CINCINNATI — Nearly four hours after it had begun, Washington Nationals manager Davey Johnson tried to talk about what had transpired for his team on the field in front of him at Great American Ball Park Friday night.
His face was sullen. His interest in discussing a 15-0 shellacking by the Cincinnati Reds — the Nationals’ most lopsided loss since baseball returned to Washington in 2005 — was minimal.
“We got beat just about every way you can think of today,” Johnson said. “Turn the page. Move on. One of those games.”
Simply calling it a loss was correct, if perhaps not the most apt description. The game, in which the Nationals surrendered six home runs for the first time in their history in the District, was a bloodbath.
“Things happen,” Johnson said. “Things happen for a reason. We got our, you-know-what kicked. But there’s always tomorrow.”
It seemed almost strange given how tranquilly the whole thing began, with Dan Haren making his regular-season debut and showing off the type of command early that’s made him one of the game’s most reliable starters.
Even after back-to-back home runs by Todd Frazier and Zack Cozart in the second inning — two of the four Haren would surrender before giving way to the bullpen — it seemed as though he could regroup. As though he could keep the Nationals close in the first game they’d trailed in all season.
The more his pitches ran back over the plate, the quicker that hope evaporated.
“I know I’m better than that,” Haren said, his final line reflecting four innings of work, nine hits, six earned runs, five strikeouts and a hit batter. “There’s no use dwelling on it… I’ve had my share of bad games, along with good games, and they’re tough to deal with. I think the sooner you forget about it, the better.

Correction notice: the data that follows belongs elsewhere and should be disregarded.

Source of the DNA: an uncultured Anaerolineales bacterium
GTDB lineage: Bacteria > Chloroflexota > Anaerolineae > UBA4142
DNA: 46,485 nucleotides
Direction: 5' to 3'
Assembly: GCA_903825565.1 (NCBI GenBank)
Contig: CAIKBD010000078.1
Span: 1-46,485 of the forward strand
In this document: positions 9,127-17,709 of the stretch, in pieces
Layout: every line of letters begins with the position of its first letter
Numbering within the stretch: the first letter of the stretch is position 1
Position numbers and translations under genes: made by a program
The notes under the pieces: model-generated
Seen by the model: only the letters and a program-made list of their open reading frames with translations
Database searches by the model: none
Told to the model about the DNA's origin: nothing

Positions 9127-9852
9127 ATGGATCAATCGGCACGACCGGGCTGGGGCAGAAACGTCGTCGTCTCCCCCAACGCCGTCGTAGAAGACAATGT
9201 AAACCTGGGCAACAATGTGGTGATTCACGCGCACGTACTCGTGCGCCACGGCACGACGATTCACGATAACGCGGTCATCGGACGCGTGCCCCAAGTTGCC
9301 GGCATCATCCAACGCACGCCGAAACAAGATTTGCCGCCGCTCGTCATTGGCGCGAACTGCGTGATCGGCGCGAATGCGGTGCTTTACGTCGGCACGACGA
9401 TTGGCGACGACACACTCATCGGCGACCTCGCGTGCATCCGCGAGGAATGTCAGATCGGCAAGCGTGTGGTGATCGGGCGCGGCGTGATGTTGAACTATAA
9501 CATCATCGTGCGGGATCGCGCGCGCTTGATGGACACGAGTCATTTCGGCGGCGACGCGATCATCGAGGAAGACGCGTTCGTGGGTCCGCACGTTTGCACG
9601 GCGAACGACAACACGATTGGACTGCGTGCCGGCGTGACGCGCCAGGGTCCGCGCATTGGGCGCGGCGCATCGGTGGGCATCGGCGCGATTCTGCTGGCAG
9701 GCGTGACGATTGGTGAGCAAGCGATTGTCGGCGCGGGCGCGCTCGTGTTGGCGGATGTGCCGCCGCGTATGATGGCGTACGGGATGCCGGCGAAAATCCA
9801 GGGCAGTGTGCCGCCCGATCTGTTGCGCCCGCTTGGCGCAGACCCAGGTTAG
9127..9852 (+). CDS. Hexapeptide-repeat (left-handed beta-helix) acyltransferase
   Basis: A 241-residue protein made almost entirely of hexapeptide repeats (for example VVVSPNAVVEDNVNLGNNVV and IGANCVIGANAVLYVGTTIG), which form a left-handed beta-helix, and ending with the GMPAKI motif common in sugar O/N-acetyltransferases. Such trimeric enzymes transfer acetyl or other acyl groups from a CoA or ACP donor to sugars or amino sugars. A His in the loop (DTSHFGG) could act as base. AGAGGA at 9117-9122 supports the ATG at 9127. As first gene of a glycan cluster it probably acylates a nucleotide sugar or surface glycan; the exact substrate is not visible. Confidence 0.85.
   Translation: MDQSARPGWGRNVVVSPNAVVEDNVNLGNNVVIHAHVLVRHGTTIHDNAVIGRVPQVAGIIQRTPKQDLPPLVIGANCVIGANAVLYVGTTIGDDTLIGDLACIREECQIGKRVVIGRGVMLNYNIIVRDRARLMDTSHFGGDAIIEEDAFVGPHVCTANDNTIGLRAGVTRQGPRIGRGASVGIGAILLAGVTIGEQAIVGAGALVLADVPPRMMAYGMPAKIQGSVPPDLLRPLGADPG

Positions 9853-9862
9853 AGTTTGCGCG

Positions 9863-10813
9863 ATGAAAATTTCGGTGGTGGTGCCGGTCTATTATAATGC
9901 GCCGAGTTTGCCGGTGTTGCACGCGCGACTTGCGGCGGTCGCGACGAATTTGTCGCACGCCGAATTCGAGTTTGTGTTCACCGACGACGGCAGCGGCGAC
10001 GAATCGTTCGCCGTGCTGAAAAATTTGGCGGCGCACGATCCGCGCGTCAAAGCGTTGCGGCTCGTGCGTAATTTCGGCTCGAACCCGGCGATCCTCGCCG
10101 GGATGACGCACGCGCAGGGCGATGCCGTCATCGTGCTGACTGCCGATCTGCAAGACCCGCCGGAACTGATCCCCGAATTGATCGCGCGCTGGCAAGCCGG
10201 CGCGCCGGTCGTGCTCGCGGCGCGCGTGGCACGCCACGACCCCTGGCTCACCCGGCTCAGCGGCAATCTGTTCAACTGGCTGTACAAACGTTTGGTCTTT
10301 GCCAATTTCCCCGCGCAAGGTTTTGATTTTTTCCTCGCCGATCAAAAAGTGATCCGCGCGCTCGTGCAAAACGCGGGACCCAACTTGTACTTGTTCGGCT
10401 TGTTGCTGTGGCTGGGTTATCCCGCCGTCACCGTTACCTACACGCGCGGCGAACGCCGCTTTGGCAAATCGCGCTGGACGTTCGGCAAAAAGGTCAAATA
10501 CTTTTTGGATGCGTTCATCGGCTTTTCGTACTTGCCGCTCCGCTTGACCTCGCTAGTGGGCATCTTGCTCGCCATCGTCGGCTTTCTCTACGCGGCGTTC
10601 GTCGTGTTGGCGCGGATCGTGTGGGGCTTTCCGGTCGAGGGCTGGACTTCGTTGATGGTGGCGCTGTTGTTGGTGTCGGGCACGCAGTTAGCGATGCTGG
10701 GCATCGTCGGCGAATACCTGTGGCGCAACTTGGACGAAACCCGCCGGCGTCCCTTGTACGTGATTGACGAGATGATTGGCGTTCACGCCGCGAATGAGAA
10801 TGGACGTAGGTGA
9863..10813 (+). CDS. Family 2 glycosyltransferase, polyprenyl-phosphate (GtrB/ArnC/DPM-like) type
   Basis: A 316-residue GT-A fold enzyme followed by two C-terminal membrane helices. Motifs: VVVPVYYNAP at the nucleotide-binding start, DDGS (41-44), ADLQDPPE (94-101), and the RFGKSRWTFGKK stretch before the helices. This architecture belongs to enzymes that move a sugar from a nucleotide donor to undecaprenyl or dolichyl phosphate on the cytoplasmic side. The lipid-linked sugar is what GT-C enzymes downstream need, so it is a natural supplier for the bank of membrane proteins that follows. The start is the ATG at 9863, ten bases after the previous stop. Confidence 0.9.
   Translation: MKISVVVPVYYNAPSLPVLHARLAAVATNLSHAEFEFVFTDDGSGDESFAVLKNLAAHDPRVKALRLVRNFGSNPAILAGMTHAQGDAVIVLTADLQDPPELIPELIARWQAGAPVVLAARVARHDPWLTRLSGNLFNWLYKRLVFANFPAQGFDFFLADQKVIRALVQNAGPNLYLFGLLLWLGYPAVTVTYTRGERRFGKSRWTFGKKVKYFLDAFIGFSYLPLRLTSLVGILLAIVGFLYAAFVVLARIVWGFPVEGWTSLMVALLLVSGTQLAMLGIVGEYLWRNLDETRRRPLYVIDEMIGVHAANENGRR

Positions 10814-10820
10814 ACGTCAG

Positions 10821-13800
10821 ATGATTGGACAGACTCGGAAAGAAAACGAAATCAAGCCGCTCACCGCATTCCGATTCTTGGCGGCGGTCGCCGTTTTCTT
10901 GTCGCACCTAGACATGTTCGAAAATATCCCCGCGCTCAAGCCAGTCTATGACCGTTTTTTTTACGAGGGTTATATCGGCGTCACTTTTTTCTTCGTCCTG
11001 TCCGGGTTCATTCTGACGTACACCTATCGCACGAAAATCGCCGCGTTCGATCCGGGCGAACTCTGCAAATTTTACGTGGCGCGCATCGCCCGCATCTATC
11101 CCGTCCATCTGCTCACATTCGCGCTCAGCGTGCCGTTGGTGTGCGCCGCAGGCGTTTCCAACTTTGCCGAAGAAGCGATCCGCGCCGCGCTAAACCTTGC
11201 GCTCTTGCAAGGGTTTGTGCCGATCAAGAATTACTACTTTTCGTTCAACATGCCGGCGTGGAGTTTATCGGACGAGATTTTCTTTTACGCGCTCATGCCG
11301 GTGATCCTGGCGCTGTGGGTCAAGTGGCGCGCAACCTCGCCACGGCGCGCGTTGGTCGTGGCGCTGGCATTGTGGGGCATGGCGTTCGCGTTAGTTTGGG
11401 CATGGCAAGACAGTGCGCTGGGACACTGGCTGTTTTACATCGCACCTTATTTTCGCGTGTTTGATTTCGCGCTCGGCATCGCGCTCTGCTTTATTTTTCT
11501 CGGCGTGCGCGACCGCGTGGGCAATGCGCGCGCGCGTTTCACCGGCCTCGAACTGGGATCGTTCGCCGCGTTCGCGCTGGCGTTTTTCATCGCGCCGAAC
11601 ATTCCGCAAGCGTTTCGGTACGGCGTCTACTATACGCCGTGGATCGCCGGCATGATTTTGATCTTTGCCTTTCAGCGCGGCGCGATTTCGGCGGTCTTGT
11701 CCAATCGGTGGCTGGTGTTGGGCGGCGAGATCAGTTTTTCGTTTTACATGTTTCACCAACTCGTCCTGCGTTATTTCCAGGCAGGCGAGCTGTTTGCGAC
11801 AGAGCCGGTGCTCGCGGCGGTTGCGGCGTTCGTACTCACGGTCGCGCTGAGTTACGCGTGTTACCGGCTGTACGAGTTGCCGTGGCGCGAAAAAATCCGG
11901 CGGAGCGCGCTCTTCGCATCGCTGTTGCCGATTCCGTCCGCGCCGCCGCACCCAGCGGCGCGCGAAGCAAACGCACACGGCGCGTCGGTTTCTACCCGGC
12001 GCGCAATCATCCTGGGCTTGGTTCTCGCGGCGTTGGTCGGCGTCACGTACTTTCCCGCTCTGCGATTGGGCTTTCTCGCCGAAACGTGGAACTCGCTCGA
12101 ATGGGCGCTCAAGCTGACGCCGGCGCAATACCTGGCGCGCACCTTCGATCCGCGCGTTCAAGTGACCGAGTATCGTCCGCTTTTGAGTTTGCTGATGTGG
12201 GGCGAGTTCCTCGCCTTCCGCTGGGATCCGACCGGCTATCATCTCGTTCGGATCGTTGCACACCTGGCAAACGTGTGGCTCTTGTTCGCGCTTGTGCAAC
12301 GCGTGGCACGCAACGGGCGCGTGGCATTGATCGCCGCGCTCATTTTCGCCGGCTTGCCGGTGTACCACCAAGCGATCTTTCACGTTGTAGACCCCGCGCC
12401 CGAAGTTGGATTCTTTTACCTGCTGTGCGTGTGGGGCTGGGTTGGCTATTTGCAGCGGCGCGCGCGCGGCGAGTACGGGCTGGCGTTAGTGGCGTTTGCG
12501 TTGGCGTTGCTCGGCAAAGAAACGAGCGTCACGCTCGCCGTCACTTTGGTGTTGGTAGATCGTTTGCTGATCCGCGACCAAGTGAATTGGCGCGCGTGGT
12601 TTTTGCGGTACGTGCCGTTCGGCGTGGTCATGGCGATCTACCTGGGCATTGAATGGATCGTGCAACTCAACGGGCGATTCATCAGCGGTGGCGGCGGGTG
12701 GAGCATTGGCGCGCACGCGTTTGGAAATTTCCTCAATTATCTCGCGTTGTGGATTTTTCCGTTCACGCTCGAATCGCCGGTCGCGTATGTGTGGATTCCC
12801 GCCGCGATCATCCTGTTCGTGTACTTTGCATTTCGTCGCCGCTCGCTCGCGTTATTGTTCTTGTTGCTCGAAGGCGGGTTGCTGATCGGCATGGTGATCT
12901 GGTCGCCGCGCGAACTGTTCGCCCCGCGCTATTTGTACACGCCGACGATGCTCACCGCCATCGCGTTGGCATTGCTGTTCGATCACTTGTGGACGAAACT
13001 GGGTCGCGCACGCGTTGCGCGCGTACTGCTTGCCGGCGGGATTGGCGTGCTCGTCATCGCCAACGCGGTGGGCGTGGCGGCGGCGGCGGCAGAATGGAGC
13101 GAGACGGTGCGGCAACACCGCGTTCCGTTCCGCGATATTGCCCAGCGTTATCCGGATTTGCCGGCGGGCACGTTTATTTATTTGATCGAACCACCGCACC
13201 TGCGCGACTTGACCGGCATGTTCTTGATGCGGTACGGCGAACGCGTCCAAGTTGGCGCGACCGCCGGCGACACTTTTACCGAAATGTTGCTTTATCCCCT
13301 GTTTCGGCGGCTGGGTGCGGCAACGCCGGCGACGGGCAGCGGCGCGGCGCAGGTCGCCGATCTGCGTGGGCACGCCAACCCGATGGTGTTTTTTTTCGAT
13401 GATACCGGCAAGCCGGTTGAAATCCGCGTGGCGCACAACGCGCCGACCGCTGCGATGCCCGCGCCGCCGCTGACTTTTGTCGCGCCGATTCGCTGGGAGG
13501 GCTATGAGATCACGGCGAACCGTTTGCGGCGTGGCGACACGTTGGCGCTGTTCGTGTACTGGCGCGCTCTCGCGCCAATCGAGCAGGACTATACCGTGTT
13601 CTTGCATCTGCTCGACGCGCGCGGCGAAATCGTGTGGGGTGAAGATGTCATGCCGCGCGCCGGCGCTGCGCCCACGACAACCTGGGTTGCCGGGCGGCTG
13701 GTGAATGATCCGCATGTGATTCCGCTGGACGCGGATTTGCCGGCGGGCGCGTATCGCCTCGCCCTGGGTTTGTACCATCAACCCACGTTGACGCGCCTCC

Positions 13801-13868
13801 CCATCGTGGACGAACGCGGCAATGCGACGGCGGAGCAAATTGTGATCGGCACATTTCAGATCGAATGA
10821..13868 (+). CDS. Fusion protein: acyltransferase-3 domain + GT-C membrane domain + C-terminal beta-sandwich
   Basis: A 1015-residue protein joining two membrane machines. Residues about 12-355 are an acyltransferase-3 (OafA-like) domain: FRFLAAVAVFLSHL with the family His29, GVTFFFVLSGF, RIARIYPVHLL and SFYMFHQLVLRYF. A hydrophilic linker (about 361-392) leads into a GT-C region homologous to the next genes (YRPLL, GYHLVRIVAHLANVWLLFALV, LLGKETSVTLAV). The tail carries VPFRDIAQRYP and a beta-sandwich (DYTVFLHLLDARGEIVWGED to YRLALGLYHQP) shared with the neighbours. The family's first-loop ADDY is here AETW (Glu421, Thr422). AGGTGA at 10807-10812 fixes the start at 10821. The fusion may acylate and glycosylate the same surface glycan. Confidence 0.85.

“This start isn’t going to define how the year is going to go for me.”
After a season-opening trouncing of the Marlins that put some of the Nationals’ best qualities on display, any illusions they’d held of the rest of the league attacking them in a similar manner were cleared up quickly.
The reality check came in the form of an all-out barrage from the Reds.
Fifteen runs. Nineteen hits. You had to go back six seasons, to 2007, to find their last loss with a margin close to as wide as this one. And they still topped it.
Frazier hit two homers. So did Cozart. Shin-Soo Choo added a fifth. One-time Nationals farm-hand Xavier Paul came to the plate with the bases loaded in the seventh, the runners equal parts the responsibility of left-hander Zach Duke and righty Henry Rodriguez, and crushed a grand slam as part of the Reds’ seven-run seventh.
All the while the Nationals struggled to string hits together against Homer Bailey and the parade of relievers who followed. They never once advanced a runner as far as third base.
“Not a fun game,” said catcher Kurt Suzuki, who lived through all 19 of the Reds hits from behind the plate. “When stuff like this happens, it just seems like you’re handcuffed out there. It’s like nothing can go right. They break bats, it’s a hit. Mistake, it’s a hit.
“There are some games you can get away with mistakes. Tonight wasn’t one of them. I felt pretty helpless out there.”
And yet with every gaudy statistic that could be dug up to describe the depths of what transpired on the field Friday night, there was still the constant reminder that comes with baseball’s long, grueling march toward the playoffs.
There are 158 games left.
The Nationals, at 3-1, are still tied for the most victories in the major leagues. They will return to the field at 1:10 p.m. on Saturday afternoon, with Ross Detwiler on the mound, with a chance to even the series.
“You just dismiss these,” said first baseman Adam LaRoche, who is still searching for his first hit of the season and may sit out Saturday’s game with a stiff back. “These are going to happen. I’ve got a feeling we’re going to be on the better side of a lot of these games this year. This is one where nothing goes our way… Shake it off.”
“No excuses,” Haren said. “I felt good… When a game like this happens, you just look forward to getting out there again.”